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The Ellora Caves

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As we neared Saundatti, however, the green tunnel came to an end, and the fields on either side gave way to drier, dustier, poorer country. The trees, the cane breaks and the cotton fields were replaced by dry strips of sunflowers. Goats picked wearily through dusty stubble. Women in ragged clothing sold onions laid out on palm-weave mats placed along the side of the road. Existence here felt more marginal, more tenacious.”  William Dalrymple, Nine Lives

image 6With that simple paragraph Mr. Dalrymple has evoked a scene that could describe some of the villages and landscapes that have become familiar, though not constant, to us over our last few days of riding. Smoky towns distinguished by their lack of noise, save curious murmurs from children, the rhythmic slap of a woman washing laundry against a stone, and the plod, jingle and rattle of the ox drawn cart. At times these villages will give way to scenes of severe austerity, rocky hills hosting little more than dry scrub and grass. These are simple villages, detached from the concerns of the city, unknown to foreign tourists; and there is little to indicate the fact that we’re living in the 21st century.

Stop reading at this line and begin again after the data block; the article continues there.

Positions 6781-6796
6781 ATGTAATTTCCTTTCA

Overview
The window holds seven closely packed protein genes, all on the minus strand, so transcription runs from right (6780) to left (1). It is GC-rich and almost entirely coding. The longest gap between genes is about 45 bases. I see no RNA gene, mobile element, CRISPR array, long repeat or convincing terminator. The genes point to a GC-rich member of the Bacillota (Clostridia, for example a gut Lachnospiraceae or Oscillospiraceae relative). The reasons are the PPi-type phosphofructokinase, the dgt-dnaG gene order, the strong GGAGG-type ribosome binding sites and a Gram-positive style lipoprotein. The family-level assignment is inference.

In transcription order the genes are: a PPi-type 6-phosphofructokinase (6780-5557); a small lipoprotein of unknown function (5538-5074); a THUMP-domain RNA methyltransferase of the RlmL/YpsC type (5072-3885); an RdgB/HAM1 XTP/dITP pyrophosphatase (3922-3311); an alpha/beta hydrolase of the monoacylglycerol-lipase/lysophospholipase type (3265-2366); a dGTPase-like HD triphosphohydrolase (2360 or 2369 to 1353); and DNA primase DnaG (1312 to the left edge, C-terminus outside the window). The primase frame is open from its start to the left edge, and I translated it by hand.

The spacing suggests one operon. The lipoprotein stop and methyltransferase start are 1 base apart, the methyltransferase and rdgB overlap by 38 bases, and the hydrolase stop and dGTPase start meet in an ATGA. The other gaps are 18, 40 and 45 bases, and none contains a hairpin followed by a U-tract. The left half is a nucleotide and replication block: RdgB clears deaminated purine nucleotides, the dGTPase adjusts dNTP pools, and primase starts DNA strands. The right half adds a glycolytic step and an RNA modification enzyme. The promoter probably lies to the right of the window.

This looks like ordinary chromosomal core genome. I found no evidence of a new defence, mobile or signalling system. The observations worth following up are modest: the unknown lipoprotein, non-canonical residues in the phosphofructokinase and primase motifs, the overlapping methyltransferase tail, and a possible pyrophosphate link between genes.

image4Travel a short distance down the road, and the scene becomes more familiar perhaps. Personally this is the India that I expected to see constantly: chaotic, loud, crushed with people and overwhelmed with smells, rarely pleasant. The oxen cart is still known in these parts, but it is cursed by the transport truck as it creaks slowly down the road. It is this collision of old and new that makes modern India so difficult to describe, and it is the same diversity of sights that makes it so thrilling to cycle through.

Our rest day for this section is in the town of Ellora, which plays host to the incredible Ellora Caves, and therefore enjoys a small tourist industry. As we haven’t seen any other tourists since our last rest day in Udaipur we are reminded of the affects that tourism has on a country that is developing at such an incredible rate, and the privileges that we enjoy as cycle tourists to see intimately the many faces of a country that seems impossible to define.


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